AS results from Monday’s elections for the Gilgit-Baltistan Legislative Assembly show, the PML-N — with a comfortable majority of the legislature’s 24 directly elected seats — appears set to form the next government in the region.
The PPP, meanwhile, which led the last dispensation, has received a drubbing, reduced to single digits within the Assembly.
Meanwhile, the MWM and PTI, relatively new entrants in GB’s political arena, have made their debut in the legislature. Overall, the respectable turnout and largely peaceful, democratic transition shows that the people have taken ownership of their government as well as the electoral process.
Take a look: PML-N outshines rivals in GB polls
The PML-N’s success is hardly surprising; considering that the region’s fortunes — particularly its financial fortunes — are linked to the centre; people were expected to vote for the party in power in Islamabad.
Moreover, in its election campaign, the N-League highlighted one of its favourite topics — development — which struck a chord with GB’s people, as the mountainous region has poor infrastructure. Allegations of corruption and misrule during its time in power seemed to seal the PPP’s fate.
Despite the fact that the party has traditionally enjoyed a high level of support in GB, it failed to convince the electorate to give it another shot at governance.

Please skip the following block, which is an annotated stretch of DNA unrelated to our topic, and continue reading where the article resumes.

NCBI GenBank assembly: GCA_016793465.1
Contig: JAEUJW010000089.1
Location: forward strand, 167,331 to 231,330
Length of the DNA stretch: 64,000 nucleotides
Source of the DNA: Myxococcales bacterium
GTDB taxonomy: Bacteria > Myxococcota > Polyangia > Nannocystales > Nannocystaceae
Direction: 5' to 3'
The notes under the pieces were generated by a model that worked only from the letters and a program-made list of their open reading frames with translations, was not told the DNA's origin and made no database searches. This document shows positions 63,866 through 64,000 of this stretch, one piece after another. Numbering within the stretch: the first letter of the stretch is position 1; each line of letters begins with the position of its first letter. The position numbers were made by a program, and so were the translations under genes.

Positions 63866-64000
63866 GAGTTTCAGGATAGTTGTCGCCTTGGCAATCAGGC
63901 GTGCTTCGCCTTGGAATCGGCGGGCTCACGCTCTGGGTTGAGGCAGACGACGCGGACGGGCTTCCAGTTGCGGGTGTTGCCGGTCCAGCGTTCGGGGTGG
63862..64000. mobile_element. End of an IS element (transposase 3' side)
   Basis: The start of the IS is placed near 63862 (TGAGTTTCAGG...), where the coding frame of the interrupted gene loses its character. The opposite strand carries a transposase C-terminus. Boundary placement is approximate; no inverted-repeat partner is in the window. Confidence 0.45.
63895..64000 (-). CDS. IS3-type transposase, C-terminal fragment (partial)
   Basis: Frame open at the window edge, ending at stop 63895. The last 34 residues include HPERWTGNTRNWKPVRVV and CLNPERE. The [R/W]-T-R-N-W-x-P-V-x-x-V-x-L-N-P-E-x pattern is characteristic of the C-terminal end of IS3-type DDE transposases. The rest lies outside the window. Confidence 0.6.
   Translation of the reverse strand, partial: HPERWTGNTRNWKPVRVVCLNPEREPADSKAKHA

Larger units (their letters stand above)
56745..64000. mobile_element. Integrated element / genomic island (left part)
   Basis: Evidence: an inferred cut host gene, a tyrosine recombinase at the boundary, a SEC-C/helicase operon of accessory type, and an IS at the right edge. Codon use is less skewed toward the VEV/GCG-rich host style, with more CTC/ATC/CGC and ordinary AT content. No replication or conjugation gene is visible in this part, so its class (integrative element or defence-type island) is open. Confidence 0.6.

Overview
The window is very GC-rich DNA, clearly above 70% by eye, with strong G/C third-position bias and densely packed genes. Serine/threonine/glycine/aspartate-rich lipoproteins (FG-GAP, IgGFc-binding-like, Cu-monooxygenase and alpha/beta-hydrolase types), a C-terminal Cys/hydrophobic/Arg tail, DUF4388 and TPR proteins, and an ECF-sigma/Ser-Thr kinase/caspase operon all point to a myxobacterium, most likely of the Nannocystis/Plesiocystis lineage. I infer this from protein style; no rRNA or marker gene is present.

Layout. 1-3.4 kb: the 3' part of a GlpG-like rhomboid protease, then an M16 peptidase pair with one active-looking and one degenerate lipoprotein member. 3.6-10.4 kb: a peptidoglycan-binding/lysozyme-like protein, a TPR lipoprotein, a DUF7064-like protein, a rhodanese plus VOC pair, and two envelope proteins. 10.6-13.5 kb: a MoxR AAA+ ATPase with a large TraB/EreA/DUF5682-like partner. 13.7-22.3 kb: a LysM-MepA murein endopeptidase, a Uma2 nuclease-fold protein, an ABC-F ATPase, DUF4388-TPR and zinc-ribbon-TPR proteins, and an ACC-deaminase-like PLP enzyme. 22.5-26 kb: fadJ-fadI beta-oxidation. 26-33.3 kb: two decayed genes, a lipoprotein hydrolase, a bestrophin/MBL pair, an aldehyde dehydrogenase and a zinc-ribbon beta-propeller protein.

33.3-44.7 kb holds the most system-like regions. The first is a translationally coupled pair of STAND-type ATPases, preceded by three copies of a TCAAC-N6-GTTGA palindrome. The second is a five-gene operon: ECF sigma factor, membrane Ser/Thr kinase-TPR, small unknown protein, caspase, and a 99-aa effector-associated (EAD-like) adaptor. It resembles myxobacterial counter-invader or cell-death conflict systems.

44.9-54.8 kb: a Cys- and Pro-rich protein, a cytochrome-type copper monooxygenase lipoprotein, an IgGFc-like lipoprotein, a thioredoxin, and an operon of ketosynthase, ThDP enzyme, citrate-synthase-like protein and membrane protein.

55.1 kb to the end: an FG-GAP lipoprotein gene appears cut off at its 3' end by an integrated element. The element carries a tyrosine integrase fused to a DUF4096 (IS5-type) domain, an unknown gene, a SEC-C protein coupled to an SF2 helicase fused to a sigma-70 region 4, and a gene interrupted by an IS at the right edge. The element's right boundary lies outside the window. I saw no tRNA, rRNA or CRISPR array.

Yet now that the election campaign is over and a new set-up is poised to take the reins, the people of the area will look to their government to deliver on perhaps their biggest demand: genuine autonomy and representation in all spheres.
For example, despite the centre’s dominating role in the area, especially through the GB Council, the people there cannot vote in National Assembly elections; hence they have no voice in shaping national policy that affects their region.
Also, the federal bureaucracy is accused by many local politicians and activists of excessive interference in regional affairs. These anomalies need to be rectified. The then PPP government at the centre took a progressive step by issuing the Gilgit-Baltistan Empowerment and Self-Governance Order in 2009. The time is indeed now to build on this and devolve maximum powers to GB.
The state’s traditional position has been to link the fate of GB to the resolution of the Kashmir question, considering the region’s historical links to the disputed area.
Yet to wait for a resolution to this seemingly intractable issue is to leave the people of GB in constitutional limbo indefinitely. And besides, if Azad Kashmir can have a semi-autonomous constitutional governance structure, why must GB be deprived of this status?
The elected regional assembly must be more than just a glorified local government set-up and have maximum, genuine powers just as the provinces enjoy.
Moreover, a long-term constitutional status must be given to the region so that its people can fully participate in national life.
The new GB government will need to pursue these goals vigorously with the rulers in Islamabad.
Published in Dawn, June 10th, 2015